This question already has an answer here:

I was pasting results from Google Translate into a quote in a question and it looked like this

By overlaying the more because

In reality the markdown is this

>By overlaying the more because <What is the other side 
` Ru to one representing the thumb of muscle 
< To SenWataru and ho stick base of Ne亢layers of trout 
Although a state of twisted without breaking the non- g was Li 
Only to cowpea in the following figure around the hand of Saki珊 
Become good long as )

This is not related to blockquoting since it does not matter that I am doing that. I know the issue is the less than symbol because it is immediately next to the alphabetical character W. I am assuming the renderer is seeing a partial html tag. If I put a number there or a space instead it is fine.

Likely this is a dupe but I didn't find what I was looking for outside of the following:

Why can't markdown used by Stack Exchange properly render a backward slash?

Which does not help since I am not working with backslashes.

marked as duplicate by Shadow The Curly Braced Wizard support May 27 '16 at 18:14

This question has been asked before and already has an answer. If those answers do not fully address your question, please ask a new question.

  • I answered my own question while trying to be sure there wasnt a dupe. There still could be.... The sandbox is not a good dupe target so I pulled out what I wanted to so I had an answer. – Matt May 27 '16 at 18:01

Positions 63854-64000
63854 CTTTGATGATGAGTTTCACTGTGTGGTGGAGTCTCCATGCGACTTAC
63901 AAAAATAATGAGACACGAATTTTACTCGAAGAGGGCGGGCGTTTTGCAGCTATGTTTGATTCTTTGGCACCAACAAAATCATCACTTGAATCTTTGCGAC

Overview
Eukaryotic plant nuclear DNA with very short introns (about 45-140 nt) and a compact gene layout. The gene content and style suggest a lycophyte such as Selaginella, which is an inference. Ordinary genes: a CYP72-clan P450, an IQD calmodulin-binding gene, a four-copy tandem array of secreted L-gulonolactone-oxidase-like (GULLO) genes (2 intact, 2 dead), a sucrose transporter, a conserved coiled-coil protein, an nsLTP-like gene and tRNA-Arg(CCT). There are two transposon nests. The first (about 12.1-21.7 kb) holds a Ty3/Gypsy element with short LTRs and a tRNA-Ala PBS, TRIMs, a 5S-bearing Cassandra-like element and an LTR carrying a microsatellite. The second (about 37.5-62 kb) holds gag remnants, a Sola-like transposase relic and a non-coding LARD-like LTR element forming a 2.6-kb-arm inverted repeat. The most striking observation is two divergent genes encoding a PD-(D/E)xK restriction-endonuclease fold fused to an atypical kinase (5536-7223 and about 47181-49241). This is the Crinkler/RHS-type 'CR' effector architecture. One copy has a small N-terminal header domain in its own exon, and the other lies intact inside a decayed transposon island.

• Cheers, this got nothing to do with the less than character being next to alphabetical character, and also not related to being inside a blockquote. – Shadow The Curly Braced Wizard May 27 '16 at 18:15
  • @ShadowWizard Thanks for finding the dupe. I know the blockquote is not related. I mentioned that in the question. What is the actual problem then? I only said alpha since a number, for example, didn't cause the same issue. – Matt May 27 '16 at 18:16
  • The "problem" (which isn't a problem, see in a bit) is that for security reasons, SE strips all possible HTML tags, except those which are whitelisted, e.g. <a>, <img> etc. So the combination of < followed by a letter is considered a possible tag and stripped, unless formatted as code. I might have been wrong to say "nothing to do with the less than character being next to alphabetical character" - it's just not the way you thought it is. So, since HTML tags must begin with English letter, it won't strip when the < is followed by digit, or non English character. Hope it's clear now! :) – Shadow The Curly Braced Wizard May 27 '16 at 19:26
  • Yes its clear. My fault for saying alphabetical and being ignorant of the greater character set. I only usually think of standard ansi code when I saw alphabetical. I was close to right but my reasoning was not completely correct. – Matt May 27 '16 at 19:28
  • Yup. All good, and keep in mind you can also use the backtick to format the less than symbol, though unlike using &lt; it will get a different format and color. – Shadow The Curly Braced Wizard May 27 '16 at 19:31
  • Yeah I was trying to avoid code markup. – Matt May 27 '16 at 19:32

I found an answer in the Formatting Sandbox from this answer


So using the HTML entity for less than &lt does the job.

  • Its &lt; Do not miss the ending semi colon character. – Binita Bharati Jan 31 at 7:32
  • It also works for &gt;. :) – Gustavo Straube Feb 13 at 20:37

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